UGA shares the distinction of being the fourth-highest-ranked producer of Fulbright Scholars for the 2010-2011 academic year. Diane Edison, Jared Klein, Peter Rutledge and Richard Siegesmund have received Fulbright Scholar grants to study abroad to lecture and conduct research.
“A Fulbright scholarship is a signal accomplishment for a faculty member, and I congratulate these UGA recipients on being recognized among the best in the world in their disciplines,” said UGA President Michael F. Adams. “For UGA to have four Fulbrights in this cycle and to be ranked among the leaders in this class speaks to the quality of the faculty and their dedication to their disciplines and to their students. This is yet another indication that America’s first public university is among her very best today.”
Edison, a professor in the Lamar Dodd School of Art in the Franklin College of Arts and Sciences, is lecturing and conducting research at the New Bulgarian University, Sofia, Bulgaria. She will be there until March. Her project is entitled, “Portraiture Redefined; Interdisciplinary and Collaborative Influences on Teaching Pedagogy.”
“I am interested in the work of the Bulgarian artist Vladimir Dimitrov, whose heroic portraits transcend the genre with a folk tradition that is comparable to the universal language of contemporary portraiture,” said Edison. “Additionally I am collaborating with colleagues at the New Bulgarian University through team teaching.”
Klein, Distinguished Research Professor of Linguistics, Classics and Germanic and Slavic languages in the Franklin College of Arts and Sciences, has been named recipient of a Fulbright Distinguished Chair in Humanities and Cultural Studies. He will use the award to teach and conduct research at the University of Vienna from March-July, where he will lead two courses: the stylistics of the Rigveda, the ancient Indian collection of Sanskrit hymns sacred to Hindus, and Indo-European Discourse Structure.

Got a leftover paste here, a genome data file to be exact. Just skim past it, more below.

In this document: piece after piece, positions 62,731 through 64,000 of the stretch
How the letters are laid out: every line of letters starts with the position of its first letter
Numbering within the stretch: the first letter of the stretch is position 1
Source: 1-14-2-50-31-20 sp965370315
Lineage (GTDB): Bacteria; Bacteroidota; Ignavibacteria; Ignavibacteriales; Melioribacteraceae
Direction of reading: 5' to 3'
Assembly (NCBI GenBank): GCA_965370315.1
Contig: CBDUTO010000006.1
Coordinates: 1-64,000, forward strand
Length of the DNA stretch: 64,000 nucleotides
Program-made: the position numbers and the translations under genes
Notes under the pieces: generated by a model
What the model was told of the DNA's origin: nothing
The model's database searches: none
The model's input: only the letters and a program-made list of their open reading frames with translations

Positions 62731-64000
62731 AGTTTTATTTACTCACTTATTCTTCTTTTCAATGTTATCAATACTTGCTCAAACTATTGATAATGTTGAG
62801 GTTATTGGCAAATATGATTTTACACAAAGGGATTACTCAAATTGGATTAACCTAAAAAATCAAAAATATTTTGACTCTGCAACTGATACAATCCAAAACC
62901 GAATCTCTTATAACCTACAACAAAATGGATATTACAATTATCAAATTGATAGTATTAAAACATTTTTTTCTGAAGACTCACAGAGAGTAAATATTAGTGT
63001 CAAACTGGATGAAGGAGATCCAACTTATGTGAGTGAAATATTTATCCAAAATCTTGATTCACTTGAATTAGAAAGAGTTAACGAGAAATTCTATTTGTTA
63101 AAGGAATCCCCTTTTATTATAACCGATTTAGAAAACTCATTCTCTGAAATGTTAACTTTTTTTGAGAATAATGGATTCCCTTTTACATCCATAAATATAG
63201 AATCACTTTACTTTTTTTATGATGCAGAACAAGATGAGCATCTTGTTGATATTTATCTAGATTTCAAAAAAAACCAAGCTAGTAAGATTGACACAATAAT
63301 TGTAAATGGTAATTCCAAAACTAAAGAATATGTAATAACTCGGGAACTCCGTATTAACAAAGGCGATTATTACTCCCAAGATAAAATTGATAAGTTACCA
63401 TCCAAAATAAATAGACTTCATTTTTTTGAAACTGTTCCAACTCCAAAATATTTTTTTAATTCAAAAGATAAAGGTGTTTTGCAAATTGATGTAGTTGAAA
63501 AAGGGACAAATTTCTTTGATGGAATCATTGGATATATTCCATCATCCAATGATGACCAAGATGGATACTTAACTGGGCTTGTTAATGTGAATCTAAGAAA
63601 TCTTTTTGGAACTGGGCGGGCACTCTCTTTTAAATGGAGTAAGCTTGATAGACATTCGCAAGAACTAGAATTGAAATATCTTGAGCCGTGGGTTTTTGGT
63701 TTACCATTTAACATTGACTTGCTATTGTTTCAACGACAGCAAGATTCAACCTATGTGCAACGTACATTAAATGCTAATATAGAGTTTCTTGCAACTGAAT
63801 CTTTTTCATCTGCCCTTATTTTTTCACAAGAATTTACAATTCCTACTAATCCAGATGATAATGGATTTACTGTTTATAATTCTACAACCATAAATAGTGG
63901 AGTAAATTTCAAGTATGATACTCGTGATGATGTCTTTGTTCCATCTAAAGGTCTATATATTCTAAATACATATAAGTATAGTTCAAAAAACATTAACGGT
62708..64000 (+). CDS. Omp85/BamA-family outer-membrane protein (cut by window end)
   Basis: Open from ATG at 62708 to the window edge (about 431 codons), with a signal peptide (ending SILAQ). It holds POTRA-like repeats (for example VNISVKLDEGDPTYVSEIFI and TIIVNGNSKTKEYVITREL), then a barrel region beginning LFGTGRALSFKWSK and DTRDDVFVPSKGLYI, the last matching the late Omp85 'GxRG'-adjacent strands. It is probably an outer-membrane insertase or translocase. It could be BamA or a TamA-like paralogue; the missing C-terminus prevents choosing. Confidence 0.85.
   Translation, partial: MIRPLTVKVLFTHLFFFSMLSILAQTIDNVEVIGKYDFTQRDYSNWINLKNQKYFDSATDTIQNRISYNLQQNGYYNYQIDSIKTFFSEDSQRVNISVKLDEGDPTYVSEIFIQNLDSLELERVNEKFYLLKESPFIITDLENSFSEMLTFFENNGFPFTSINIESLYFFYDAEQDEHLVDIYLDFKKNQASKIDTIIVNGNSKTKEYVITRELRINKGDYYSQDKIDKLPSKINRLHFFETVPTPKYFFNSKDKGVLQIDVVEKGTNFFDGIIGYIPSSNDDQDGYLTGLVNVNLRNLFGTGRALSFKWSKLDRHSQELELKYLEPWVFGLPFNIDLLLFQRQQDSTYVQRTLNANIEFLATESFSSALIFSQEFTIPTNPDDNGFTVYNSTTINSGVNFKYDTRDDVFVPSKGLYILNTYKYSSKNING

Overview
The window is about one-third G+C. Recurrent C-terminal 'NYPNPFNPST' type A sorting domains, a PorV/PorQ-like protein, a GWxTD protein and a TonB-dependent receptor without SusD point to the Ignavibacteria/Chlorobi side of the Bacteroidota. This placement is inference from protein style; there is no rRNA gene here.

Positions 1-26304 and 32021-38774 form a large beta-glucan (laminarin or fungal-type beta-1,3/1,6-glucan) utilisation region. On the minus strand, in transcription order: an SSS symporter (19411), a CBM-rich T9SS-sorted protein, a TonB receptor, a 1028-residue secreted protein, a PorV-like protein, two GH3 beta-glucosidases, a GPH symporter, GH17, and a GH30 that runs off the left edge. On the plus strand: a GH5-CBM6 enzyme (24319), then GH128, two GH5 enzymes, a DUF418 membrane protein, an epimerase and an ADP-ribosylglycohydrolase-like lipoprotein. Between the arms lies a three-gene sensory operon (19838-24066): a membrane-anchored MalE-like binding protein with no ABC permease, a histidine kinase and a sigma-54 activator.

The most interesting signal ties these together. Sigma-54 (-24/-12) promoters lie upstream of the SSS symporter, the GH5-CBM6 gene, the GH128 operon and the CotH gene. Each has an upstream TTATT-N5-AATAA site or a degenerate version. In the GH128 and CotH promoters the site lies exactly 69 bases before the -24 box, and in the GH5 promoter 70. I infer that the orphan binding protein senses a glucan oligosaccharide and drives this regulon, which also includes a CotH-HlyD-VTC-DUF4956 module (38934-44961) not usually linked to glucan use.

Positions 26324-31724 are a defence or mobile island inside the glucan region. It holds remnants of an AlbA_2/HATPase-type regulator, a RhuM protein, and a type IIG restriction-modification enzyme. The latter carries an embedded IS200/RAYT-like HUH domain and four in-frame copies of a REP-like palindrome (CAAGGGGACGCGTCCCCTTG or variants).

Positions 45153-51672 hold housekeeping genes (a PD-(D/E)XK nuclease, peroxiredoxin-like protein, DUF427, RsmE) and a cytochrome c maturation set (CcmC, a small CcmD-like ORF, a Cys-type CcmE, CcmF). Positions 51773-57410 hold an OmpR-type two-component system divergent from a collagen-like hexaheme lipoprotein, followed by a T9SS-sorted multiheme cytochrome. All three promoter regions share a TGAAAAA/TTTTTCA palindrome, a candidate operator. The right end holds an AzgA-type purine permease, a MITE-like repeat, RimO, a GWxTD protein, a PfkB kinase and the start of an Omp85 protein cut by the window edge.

“With this award I hope to disseminate my ongoing research into the stylistics and discourse structure of the Rigveda to an audience at a major center where these studies are pursued,” said Klein. “I also will use the time to work on a monograph on interstanzaic repetition in the Rigveda and a book to be titled Stylistic Repetition in the Rigveda.”
Rutledge, an associate professor in the School of Law, will lecture and conduct research at the University of Vienna, in Austria from March-June. His project is entitled, “Dispute Resolution and the Constitution.”
“It is a great honor to join the ranks of UGA faculty who have received Fulbright awards. The process is highly competitive, and the award would not have been possible without the strong support of Dean Rebecca White at the law school and her counterparts at the University of Vienna,” said Rutledge. “I look forward to using the award to conduct original research in the relationship between constitutional law and alternative dispute resolution.”
Siegesmund, an associate professor and co-chair of art education in the Lamar Dodd School of Art, is lecturing and conducting research at the National College of Art and Design in Dublin, Ireland, until December. His project is entitled, “Applied Arts-Based Research in Schools and Communities.”
“In addition to working with students from all disciplines within the National College of Art and Design, I will interact with a variety of groups including secondary art educators and museum professionals. I also will lecture in locations throughout Ireland, as well as England and Scotland,” said Siegesmund.
Since 1946, the U.S. government-sponsored Fulbright Scholar program has provided faculty and professionals with an opportunity to study and conduct research in other nations.
These faculty members are among the more than 294,000 American and foreign university students, K-12 teachers, and university faculty and professionals who have participated in one of the several Fulbright exchange programs.
Recipients of Fulbright Scholar awards are selected on the basis of academic or professional achievement and because they have demonstrated extraordinary leadership potential in their fields.